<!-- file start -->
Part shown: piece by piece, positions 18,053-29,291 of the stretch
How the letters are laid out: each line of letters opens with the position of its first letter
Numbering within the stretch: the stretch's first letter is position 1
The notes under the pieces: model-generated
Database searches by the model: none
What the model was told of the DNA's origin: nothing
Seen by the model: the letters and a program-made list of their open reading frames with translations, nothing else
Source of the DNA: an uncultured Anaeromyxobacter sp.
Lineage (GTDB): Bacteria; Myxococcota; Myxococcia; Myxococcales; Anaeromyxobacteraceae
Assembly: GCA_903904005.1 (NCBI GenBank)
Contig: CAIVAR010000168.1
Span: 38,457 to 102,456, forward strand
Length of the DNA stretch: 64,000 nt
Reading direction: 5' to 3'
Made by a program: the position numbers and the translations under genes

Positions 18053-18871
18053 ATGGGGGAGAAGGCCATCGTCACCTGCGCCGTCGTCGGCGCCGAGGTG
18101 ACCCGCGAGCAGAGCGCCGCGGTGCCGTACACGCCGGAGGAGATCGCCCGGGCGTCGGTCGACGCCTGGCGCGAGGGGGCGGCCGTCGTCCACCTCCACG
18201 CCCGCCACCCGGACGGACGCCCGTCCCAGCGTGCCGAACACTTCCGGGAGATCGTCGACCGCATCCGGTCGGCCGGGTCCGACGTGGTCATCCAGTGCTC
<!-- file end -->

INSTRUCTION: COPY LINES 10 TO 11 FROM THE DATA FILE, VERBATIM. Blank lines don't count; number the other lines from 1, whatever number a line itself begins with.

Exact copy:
Assembly: GCA_903904005.1 (NCBI GenBank)
Contig: CAIVAR010000168.1